In a shoulder arthroplasty, the surgeon attempts to improve the comfort and function of the shoulder by modifying the humeral and the glenoid articular surfaces.
While there are many possible definitions of a failed shoulder arthroplasty, we prefer to view it from the perspective of the patient: if the result did not measure up to expectations, it was unsatisfactory in the eyes of the patient. We have previously reported two investigations of the factors associated with unsatisfactory shoulder arthroplasties.
A failed arthroplasty is not the same as a complication. Postoperative restriction of range of motion may make the surgery a failure from the standpoint of the patient. A postoperative hematoma is a complication, but the result may still be a success from the standpoint of the patient. It is well recognized that the patient's view on what is a poor result often differs from the view of the surgeon.
It is important to clarify expectations before surgery so that the patient understands the possibility of post operative pain, stiffness, weakness and inability to perform the desired activities. We point out that shoulder arthroplasty does not "replace" the joint in the same way that we replace a burned out lightbulb; in the latter case the new is as good as the original, in the former case the new is never as good as the original normal shoulder. While we think of arthritis as a condition of the joint surface, it also affects the structure and function of the surrounding capsule, muscles and tendons. We also point out that, in contrast to an appendectomy (where the patient has only a small role in determining the result), in a shoulder arthroplasty, the patient's rehabilitation effort has a critical effect on the success of the procedure.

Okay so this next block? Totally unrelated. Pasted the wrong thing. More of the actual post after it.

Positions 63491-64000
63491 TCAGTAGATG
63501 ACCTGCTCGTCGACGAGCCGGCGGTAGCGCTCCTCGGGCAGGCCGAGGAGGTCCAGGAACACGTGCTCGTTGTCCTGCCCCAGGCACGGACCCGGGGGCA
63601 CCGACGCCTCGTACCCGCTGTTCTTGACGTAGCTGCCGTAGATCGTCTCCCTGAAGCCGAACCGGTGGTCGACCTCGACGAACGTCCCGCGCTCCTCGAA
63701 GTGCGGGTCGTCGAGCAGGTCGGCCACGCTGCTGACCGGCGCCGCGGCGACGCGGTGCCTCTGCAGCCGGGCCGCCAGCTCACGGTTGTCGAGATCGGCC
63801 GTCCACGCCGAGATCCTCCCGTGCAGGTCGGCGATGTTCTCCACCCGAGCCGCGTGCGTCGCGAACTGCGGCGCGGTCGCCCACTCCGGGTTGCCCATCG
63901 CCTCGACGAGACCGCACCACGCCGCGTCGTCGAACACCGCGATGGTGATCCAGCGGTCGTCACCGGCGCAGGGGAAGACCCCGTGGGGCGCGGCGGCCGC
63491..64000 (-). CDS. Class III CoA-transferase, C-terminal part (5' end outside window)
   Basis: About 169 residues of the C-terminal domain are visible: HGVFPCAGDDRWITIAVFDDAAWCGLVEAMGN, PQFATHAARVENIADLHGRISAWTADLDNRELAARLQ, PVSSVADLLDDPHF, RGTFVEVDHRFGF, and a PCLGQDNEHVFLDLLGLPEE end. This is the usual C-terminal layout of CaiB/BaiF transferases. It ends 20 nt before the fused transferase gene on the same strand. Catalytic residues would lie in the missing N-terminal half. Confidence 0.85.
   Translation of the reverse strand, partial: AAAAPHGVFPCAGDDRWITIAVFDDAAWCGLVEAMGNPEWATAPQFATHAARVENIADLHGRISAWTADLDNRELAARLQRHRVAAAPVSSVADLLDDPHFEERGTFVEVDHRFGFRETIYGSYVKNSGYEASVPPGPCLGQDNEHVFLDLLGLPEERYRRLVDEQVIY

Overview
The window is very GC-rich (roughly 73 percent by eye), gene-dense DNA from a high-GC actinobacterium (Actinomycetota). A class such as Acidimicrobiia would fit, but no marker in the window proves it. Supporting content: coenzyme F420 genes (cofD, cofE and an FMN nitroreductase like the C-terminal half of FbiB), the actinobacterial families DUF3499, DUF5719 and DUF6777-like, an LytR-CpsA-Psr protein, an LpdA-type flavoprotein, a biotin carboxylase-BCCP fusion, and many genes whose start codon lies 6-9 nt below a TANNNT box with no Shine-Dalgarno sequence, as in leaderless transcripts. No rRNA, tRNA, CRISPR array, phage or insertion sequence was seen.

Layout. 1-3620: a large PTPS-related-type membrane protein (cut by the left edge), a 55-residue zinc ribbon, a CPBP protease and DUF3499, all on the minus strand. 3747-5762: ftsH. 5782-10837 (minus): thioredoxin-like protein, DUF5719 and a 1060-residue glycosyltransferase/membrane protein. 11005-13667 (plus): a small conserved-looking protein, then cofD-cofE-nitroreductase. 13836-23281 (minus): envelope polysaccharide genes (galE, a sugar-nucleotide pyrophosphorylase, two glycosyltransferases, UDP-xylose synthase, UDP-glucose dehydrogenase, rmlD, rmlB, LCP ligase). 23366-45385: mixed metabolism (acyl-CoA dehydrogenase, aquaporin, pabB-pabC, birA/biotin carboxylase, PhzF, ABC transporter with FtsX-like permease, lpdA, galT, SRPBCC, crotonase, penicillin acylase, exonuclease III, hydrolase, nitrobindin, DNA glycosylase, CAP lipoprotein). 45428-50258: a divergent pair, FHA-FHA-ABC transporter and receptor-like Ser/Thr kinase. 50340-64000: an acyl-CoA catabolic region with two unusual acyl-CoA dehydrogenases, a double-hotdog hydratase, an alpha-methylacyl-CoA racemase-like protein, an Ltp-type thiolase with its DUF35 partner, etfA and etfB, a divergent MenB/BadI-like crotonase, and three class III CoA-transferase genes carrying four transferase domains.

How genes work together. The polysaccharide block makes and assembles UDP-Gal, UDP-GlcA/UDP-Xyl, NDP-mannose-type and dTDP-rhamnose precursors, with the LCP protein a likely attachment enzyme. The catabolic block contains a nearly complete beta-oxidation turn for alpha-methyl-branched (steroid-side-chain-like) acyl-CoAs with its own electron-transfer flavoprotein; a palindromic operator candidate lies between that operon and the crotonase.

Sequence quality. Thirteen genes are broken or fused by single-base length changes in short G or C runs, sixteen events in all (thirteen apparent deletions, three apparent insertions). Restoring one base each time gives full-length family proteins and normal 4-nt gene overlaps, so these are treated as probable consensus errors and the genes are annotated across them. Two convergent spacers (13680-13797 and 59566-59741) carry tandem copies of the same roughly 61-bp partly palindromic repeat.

Each failure provides us with the opportunity to learn how to improve our patient selection and care so that we can comply with Codman's admonition to find out why the result was unsatisfactory, or in his words "the End Result Idea, which was merely the common-sense notion that every hospital should follow every patient it treats, long enough to determine whether or not the treatment has been successful, and then to inquire `if not, why not?'" This is the case for all shoulder arthroplasties, for which the revision rate is on the rise, and especially the case for relatively new procedures, such as the reverse total shoulder for which revision rates may be as high as one in six cases and which now seems to account for upwards of 50% of the shoulder arthroplasties.
We need to strive to identify the factors associated with failure of shoulder arthroplasty and group them in terms of the 4Ps: the shoulder problem, the patient with the shoulder problem, the procedure and the physician performing the procedure.
Some failures become evident as early as 90 days, as shown here.
A nice article about the long term failure rate is shown here
Infection is now known to be a cause of arthroplasty failure.
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